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State Attorneys General, Grassroots Activists Pushing Back Against Cost Cutting Governors

April 13, 2016

Think Progress blogger Bryan Dewan wrote a post yesterday reporting a battle underway in KY where the Democrat State Attorney General Andy Beshar is suing the Tea Party Republican Governor Matt Bevin over the Governor’s decision to unilaterally cut the legislature’s adopted budget for public colleges by 4.5%. While the KY story has several layers of intrigue, the core issue is the Governor’s insistence that he has the power to make cuts to the legislature’s budget on his own, a power that the AG insists in unconstitutional. The KY story is complicated by political overtones, but the story in other states as noted in the concluding paragraphs of the story is more straightforward:

Beshear’s lawsuit against Bevin is the latest in a number of high-profile lawsuits involving education funding. In January, a coalition of cities, local school boards, and parents took the state of Connecticut to court, claiming that the state’s K-12 school-funding system is unconstitutional. And Detroit Public Schools is suing Michigan Gov. Rick Snyder (R), among others, over claims that the state is violating student’s civil rights through its emergency manager law, which places financial authority in unelected state bureaucrats.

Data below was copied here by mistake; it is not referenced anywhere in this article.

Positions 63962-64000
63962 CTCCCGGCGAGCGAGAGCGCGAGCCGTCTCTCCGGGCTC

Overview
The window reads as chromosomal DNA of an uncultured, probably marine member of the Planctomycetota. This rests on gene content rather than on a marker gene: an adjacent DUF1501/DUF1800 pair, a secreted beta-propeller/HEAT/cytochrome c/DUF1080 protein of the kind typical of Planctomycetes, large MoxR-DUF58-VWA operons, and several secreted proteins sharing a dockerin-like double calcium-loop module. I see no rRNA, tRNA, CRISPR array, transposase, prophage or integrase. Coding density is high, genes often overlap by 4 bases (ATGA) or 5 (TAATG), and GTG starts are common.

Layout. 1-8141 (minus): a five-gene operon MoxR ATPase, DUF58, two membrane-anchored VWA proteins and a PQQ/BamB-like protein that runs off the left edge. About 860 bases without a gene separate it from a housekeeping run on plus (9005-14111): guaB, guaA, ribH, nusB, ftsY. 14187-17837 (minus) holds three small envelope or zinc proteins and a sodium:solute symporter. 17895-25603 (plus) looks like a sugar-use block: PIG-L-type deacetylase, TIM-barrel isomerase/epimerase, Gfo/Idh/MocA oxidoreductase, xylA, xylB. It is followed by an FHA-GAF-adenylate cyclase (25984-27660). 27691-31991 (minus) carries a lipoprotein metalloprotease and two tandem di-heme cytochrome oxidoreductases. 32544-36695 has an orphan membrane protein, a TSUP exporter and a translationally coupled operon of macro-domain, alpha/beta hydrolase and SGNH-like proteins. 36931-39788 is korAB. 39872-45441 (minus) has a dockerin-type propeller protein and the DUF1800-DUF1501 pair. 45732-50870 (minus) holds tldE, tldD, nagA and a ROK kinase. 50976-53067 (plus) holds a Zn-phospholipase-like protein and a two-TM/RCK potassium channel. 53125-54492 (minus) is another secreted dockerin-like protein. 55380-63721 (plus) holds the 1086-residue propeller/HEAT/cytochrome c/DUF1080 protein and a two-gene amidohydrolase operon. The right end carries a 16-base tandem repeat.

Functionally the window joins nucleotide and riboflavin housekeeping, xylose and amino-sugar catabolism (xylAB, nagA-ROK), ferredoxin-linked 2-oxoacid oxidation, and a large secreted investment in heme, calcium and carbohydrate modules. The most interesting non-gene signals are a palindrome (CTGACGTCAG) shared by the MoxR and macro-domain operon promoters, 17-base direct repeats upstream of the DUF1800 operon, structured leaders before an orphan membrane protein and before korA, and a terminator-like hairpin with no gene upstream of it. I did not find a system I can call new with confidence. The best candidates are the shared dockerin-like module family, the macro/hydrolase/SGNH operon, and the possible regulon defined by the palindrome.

School districts around the nation are facing major budget crises, as many state lawmakers nationwide have been unable to enact reforms addressing gaps in funding.

As more and more voters stay home on off-year elections, more and more states have turned over their leadership to hard line budget cutters like Matt Bevin and the result is that school districts and public post secondary schools are suffering crippling budget cuts…. and these cuts have the biggest impact on the children raised in poverty and the high school graduates who need to seek loans to pay for community colleges and public universities that are no longer affordable.

Thankfully activist AGs like Mr. Beshear and grass roots coalitions are standing up these governors who ignore their constitutional responsibilities in order to “starve the government schools” which, in some cases, they replace with privatized for profit enterprises. Alas, lawsuits often take years to get through the courts and, once the courts rule, the legislatures too often ignore their findings. The best solution to this gridlock that undercuts the activists efforts? Supporting State legislators who are willing to seek the funding needed to have robust public education from prekindergarten through college.

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